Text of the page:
She and her partner (James Appleton), will be traveling 30-100km a day on a paddleboard and a kayak, journeying between Glasgow and Edinburgh. 

‘2021 is Scotland’s Year of Coast and Waters, and in November, Glasgow hosts the UN climate talks – COP26. There’s never been a more pressing time to explore our human connection to the water, and how that drives us to care for and protect it. During this expedition, I’ll be exploring the vital importance of the ocean in the climate and biodiversity crises – diving and snorkeling amongst the incredible underwater ecosystems, understanding the threats they face, and meeting the people trying to protect them’ said Cal on her website. 

‘I’ll be linking in with the Our Seas campaign calling on protection of the inshore sea bed – the fragile area around the coast that is so important for creating a healthy and thriving ocean – from destructive practices such as bottom trawling and scallop dredging. I’ll be looking at how and why we need to properly protect our ocean and restore our connection to it as the first step.’

To follow Cal on her journey, click here. 

RCVS Mind Matters Initiatives Funds Autism Research 

The Royal College of Veterinary Surgeons (RCVS) Mind Matters Initiative has awarded £20,000 to a research project investigating the various workplace stressors autistic vets experience.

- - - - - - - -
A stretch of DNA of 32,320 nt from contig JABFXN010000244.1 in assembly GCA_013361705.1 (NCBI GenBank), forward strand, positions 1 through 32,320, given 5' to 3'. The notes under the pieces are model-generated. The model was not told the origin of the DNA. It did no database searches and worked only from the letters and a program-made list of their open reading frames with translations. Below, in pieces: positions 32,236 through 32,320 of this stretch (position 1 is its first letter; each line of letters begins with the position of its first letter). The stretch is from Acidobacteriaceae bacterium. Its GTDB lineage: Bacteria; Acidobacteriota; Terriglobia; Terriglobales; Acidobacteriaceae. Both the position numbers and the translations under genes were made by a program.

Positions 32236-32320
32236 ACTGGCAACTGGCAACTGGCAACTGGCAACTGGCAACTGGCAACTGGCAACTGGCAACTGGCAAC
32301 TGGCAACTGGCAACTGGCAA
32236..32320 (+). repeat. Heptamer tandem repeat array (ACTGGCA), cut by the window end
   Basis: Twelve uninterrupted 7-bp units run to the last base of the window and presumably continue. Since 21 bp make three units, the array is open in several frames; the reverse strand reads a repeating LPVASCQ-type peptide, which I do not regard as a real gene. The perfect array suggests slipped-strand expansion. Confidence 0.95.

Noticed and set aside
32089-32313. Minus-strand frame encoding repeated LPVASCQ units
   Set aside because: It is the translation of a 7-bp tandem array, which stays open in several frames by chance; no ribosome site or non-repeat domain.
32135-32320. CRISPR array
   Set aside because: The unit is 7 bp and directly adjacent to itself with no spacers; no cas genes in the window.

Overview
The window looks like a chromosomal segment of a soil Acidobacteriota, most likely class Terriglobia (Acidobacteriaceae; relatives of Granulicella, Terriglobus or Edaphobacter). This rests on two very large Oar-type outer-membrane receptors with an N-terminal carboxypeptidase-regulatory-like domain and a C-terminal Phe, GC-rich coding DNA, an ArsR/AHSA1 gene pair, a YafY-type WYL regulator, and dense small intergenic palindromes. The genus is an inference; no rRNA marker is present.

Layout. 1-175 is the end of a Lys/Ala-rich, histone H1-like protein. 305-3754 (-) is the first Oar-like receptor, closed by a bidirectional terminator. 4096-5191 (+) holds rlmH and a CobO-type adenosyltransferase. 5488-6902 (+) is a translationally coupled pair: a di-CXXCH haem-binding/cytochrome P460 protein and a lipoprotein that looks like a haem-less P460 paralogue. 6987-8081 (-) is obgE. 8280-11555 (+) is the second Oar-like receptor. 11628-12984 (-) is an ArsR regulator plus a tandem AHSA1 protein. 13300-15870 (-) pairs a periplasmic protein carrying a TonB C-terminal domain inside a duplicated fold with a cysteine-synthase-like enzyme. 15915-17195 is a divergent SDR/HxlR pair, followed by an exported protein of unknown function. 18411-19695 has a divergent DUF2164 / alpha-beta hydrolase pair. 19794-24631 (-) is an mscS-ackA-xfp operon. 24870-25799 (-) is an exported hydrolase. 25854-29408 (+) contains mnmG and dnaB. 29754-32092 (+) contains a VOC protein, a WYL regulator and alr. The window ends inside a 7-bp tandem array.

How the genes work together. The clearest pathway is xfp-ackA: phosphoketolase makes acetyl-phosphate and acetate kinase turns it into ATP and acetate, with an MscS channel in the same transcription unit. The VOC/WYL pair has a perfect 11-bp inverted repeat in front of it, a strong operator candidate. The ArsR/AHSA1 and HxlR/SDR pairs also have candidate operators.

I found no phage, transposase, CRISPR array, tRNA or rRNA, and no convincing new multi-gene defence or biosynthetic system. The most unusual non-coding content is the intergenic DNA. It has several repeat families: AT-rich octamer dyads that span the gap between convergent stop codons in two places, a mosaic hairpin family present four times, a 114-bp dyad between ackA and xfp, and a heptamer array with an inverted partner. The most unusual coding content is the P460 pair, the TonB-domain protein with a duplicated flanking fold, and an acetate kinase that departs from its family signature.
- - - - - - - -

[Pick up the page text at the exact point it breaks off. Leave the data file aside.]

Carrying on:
This funding has come from the Sarah Brown Mental health Research Grant, which is given once a year to a project focussing on veterinary mental health. 

Researchers looking at the barriers autistic vets face in the workplace hope that this study will prove highly beneficial. It will involve an ‘in-depth’ look at 20 autistic vets’ day-to-day work lives, exploring factors that make a ‘good day’ and factors that make a ‘bad day’.

Lead researcher Kirstie Pickles and Brad Hill said:

‘We are absolutely delighted to have been awarded this year’s Sarah Brown Mental Health Research Grant. We are passionate about raising awareness of autism spectrum condition in the veterinary profession.’

‘Having both received a diagnosis of autism, we acknowledge that we bring many strengths to the veterinary workplace, but also experience specific challenges. We hope that this project will identify common challenges for autistic vets so that more focused workplace guidance can be recommended.’

To read more about this, click here.

Aussie Researchers Find What Aspects Of Work Vets Enjoy The Most

A study from researchers at Adelaide University has found being able to spend time with peers, being appreciated at work, and developing expertise are all key drivers of veterinary satisfaction.